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    Andrews is definitely a chip and signature priority as we discovered on the last two trips. I did use it to pay for parking at a machine at Hampton Court Palace and it appeared only chip&pin cards would work. The card worked but I was never asked for the pin so it could be that a swipe card would work as well.

    Based on the above I've been considering ditching Andrews; it's a hassle to keep up with two bank accounts and they are more painful to deal with than our regular bank. The one comment above mentioning it functioning as chip & pin when absolutely necessary may prompt me to keep it though.

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    I have a Commerce Bank issued chip and pin card.

    Good: No credit union hassle; it is a regular old bank issued credit card.
    Bad: It defaults, like so many above, to signature when a human is involved. Very annoying. I would not take xyz's bet above!
    More good: It definitely works with the pin when no human is available (kiosks for trains and metro in France for example).

    UK seems to mostly work regardless of the type of card used but I just default to this one to make life easy. [Of course tube machines no longer sell children's paper tickets, so I still end up at the window for those but that's a different story].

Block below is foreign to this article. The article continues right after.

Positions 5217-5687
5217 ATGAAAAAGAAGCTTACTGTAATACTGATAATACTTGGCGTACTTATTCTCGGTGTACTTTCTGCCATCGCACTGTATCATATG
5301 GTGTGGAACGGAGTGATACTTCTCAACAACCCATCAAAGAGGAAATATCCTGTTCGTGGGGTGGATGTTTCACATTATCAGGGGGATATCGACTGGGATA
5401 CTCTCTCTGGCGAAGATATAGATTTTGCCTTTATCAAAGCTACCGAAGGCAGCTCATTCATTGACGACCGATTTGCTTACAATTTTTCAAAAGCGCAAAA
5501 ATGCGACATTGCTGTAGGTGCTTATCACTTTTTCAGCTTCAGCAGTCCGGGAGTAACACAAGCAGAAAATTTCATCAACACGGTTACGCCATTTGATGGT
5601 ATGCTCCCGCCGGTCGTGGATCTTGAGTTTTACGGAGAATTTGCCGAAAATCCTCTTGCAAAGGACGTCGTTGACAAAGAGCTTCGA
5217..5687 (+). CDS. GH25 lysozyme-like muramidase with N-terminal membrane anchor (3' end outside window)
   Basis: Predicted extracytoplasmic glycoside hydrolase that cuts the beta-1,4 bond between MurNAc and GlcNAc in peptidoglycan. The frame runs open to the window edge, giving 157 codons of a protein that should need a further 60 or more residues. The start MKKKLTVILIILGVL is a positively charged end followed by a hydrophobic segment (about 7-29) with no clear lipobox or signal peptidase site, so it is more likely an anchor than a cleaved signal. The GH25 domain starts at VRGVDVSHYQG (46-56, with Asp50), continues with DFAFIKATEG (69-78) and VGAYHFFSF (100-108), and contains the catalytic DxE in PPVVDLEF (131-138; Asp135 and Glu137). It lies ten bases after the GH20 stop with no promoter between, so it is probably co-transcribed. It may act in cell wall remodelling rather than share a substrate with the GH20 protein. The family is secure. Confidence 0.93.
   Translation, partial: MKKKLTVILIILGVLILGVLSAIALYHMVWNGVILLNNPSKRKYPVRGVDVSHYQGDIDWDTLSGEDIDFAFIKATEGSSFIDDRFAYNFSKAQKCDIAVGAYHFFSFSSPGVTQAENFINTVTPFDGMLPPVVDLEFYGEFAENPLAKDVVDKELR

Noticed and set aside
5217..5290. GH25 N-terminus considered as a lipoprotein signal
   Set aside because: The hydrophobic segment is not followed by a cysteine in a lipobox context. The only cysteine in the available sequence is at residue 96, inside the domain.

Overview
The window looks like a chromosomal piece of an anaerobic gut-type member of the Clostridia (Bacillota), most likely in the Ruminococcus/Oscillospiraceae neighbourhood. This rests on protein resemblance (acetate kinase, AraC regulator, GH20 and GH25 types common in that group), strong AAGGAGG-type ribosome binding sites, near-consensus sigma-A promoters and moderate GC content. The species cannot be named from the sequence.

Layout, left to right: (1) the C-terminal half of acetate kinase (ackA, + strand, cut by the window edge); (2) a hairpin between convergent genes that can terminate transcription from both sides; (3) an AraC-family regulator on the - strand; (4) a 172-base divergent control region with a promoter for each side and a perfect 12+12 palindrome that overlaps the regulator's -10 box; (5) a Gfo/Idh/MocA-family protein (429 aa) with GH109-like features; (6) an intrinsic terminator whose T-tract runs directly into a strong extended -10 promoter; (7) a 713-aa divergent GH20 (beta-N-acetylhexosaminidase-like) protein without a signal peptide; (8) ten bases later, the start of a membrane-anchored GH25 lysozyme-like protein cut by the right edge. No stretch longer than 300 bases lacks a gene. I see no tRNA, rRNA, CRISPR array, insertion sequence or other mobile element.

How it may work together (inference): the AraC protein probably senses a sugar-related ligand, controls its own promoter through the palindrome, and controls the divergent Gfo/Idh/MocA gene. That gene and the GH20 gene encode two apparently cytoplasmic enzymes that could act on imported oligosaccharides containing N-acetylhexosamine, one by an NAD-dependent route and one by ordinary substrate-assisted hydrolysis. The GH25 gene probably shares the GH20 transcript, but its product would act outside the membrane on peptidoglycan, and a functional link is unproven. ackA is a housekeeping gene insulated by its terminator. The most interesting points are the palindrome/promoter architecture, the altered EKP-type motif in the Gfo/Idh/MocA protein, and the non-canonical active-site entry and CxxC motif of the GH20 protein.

All in all, it is a workable solution and good protection when needed.

    To OP, don't forget to tell your bank that you will be using the ATM card overseas.

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    No RoamEurope, you have a Commerce Bank chip and signature card with chip and pin capabilities. That is basically all that is available to Americans today (except for UNFCU).

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    Yes, fair point, but I thought that was pretty clear. To be precise, though, I should have said, "I have a card that was advertised as chip and pin, that in fact has a signature default but a (so far) fail safe PIN back up."